This week I want to revisit Paris. Before I continue, I have a confession. It wasn't a "love at first sight" city for me. Over the years, however, I have begun to fall slowly in love with it. I think once I had seen the big sites that tourists, naturally, mob and after discovering my love of French history, I have been able to get a little bit better sense of the soul of the city. Each time I visit, I'm left wanting more. It's such a multifaceted place. I believe it's one of those cities you can visit year after year over the course of a lifetime and always have something new to experience.
I hope it make it a city this blog visits over and over as I find new places to see and new tidbits of history and food fun.
With that being said, today we're going to the 7th arrondissement and the Musée D'Orsay.
I thought it might be nice to do a little introduction of the neighborhood instead of just jumping right into the Musée d'Orsay. As you might know, Paris is broken up into neighborhoods called arrondissements. There are 20 in all and each one has its own flavor.
The 7th, also named Palais-Bourbon, is located on the west side of city and is on the Rive Gauche/Left Bank.
It is an area of old nobility and current wealth. Within its limits is Faubourg Saint-Germain, a neighborhood long known for its aristocratic inhabitants. According to Wikipedia, le Faubourg, the neighborhood, has been so well-loved by French nobility and aristocracy throughout history that the name continues to be used to describe French nobility in general.
As you can see in the map below, there's lots to see here.
It's home of the Eiffel Tower and Champ de Mars, the long open green space in front of the tower.
You can also find the Palais Bourbon where the Assemblée Nationale, the lower house of the French parliament, does their business.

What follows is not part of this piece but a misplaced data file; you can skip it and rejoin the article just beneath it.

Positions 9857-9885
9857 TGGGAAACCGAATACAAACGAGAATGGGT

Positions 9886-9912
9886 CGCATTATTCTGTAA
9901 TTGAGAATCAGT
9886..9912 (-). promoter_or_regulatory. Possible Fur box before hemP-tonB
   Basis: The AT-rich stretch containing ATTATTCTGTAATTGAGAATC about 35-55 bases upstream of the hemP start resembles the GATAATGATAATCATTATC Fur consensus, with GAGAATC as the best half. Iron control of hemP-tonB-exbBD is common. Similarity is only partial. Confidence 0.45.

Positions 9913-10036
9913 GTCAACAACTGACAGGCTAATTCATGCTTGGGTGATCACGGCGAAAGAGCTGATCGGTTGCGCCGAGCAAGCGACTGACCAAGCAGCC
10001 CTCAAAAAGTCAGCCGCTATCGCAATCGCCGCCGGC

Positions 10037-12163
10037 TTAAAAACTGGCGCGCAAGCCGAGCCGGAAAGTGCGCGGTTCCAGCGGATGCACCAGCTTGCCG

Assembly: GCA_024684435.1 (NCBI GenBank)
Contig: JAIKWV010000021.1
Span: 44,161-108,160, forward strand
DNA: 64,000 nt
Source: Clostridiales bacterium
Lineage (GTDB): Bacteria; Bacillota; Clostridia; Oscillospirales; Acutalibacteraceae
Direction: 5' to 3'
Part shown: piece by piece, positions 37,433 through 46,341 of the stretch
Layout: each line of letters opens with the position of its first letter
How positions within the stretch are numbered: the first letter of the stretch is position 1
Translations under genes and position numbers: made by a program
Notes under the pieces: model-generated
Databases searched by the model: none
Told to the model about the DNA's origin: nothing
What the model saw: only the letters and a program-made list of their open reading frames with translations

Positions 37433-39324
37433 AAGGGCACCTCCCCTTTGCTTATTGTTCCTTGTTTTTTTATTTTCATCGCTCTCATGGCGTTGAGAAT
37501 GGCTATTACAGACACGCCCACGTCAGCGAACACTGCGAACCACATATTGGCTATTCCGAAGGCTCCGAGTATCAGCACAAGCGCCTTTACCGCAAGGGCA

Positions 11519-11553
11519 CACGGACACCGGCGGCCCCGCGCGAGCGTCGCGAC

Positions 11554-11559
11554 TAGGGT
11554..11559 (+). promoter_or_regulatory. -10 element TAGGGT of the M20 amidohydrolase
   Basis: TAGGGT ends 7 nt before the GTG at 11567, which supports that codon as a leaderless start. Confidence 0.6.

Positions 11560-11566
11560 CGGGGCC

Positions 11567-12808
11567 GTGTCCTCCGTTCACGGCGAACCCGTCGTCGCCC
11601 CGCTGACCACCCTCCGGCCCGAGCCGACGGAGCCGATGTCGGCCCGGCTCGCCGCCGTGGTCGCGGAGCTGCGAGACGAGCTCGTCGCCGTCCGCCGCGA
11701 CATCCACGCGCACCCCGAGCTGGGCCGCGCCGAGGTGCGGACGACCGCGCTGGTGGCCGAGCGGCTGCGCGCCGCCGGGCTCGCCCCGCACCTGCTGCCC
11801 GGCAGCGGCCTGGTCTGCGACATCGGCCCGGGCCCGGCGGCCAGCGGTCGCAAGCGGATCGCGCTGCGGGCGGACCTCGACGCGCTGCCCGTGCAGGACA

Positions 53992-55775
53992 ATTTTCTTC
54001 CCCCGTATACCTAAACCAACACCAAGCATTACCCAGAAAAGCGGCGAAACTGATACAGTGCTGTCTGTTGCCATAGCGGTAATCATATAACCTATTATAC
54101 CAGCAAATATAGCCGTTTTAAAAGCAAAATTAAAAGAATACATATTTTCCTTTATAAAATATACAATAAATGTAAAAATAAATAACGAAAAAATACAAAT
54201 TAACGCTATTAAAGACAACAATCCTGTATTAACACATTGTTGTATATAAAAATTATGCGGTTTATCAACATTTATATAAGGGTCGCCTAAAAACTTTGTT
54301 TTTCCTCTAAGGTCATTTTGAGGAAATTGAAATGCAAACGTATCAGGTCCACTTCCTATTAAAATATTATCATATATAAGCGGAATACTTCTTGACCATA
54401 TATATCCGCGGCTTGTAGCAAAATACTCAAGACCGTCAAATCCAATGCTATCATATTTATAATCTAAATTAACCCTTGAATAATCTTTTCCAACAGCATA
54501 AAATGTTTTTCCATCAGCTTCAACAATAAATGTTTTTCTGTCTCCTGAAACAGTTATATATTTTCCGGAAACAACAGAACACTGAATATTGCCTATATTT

Julia Child lived with her husband, Paul, in the 7th. The US State Department assigned him to Paris for work in 1948. They lived at 81 Rue de l'Université in the upper levels.
Imagine if they had been assigned elsewhere. I wonder if she would have fallen in love with cooking and food in the same way.
At the heart of the 7th is Hôtel des Invalides with its gilded dome. Les Invalides, first commissioned by Louis XIV in 1670 as a hospital and home for war veterans, now houses Napoleon's tomb and the Musée de l'Armée.
There's so much to see here, including a really well planned exhibition following the timelines of WWI and WWII via artifacts, paintings, and video. My favorite section had ancient and early modern European war stuff. I have a bit of a thing for armor and swords and the like, so I loved this place. I'm planning a post about it later.
Once place I haven't been able to visit in this arrondissement yet and am really chomping at the bit to see is the Musée Rodin. Apparently it has an amazing rose and sculpture garden outside along with Rodin's masterpieces, like The Thinker.
Next time I'm in Paris, I'm making this a priority.
One museum that I did get to see is the Musée d'Orsay, which is located right next to the Seine. This museum is most famous for its impressionist and post-impressionist collection of paintings, but it also houses pieces of sculpture, photography, and, apparently, furniture. When I was there most of the upper galleries were closed for renovation so I missed some of the pieces, but what I saw was still staggering. It has a very different feel than the Louvre, which seems much more traditional.